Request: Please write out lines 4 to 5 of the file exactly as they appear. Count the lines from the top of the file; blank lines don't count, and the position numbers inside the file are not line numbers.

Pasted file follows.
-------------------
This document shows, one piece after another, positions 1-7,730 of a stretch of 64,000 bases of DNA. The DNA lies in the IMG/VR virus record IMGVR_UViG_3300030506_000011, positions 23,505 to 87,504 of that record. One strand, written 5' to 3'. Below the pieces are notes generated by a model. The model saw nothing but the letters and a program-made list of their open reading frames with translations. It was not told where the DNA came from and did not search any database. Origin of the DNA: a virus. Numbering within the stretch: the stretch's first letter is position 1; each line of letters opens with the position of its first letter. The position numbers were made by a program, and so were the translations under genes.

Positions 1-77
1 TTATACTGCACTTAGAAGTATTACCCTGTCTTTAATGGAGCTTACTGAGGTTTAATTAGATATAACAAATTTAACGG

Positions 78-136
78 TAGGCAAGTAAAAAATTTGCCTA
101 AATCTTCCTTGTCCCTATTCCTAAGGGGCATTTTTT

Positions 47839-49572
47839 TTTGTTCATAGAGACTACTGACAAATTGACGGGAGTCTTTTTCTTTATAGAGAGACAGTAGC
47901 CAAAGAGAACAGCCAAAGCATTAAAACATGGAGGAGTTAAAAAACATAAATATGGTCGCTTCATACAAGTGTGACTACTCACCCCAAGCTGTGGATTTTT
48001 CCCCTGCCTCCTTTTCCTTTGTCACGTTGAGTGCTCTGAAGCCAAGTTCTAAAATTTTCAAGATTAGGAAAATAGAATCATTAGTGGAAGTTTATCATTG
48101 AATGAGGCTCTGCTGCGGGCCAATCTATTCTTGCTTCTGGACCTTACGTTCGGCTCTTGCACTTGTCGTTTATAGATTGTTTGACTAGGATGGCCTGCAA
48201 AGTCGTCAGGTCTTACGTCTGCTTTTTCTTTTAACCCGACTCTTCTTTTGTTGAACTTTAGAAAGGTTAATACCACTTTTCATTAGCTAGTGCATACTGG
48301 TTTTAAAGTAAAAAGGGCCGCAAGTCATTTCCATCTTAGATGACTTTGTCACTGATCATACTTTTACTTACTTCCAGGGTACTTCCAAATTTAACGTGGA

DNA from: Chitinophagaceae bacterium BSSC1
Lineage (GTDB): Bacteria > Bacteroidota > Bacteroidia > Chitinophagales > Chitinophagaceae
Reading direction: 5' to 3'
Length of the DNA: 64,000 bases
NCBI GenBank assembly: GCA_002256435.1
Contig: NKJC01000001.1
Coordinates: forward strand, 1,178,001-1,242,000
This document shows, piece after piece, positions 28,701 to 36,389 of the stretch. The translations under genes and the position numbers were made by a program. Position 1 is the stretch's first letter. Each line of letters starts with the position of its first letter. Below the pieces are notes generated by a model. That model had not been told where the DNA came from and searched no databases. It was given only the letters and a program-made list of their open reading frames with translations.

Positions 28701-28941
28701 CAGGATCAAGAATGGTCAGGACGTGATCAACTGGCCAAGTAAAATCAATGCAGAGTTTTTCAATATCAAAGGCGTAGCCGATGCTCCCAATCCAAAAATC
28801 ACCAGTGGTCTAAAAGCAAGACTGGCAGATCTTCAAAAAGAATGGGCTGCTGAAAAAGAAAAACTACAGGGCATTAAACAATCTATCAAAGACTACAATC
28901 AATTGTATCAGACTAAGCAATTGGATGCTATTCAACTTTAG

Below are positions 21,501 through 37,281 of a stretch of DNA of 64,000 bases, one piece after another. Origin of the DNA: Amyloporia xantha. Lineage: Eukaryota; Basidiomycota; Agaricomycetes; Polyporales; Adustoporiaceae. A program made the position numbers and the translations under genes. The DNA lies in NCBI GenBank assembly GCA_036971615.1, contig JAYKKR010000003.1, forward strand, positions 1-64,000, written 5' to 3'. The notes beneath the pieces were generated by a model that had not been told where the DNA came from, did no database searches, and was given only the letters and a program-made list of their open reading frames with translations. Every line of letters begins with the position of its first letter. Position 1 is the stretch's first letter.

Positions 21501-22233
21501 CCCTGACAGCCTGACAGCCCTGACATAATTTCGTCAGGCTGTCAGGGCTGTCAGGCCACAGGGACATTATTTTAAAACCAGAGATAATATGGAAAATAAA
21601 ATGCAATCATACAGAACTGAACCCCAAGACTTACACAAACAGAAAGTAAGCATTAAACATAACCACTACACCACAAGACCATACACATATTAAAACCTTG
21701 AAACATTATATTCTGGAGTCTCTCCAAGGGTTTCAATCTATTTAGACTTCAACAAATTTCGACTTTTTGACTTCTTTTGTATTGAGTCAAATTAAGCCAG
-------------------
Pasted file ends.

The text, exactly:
Positions 78-136
78 TAGGCAAGTAAAAAATTTGCCTA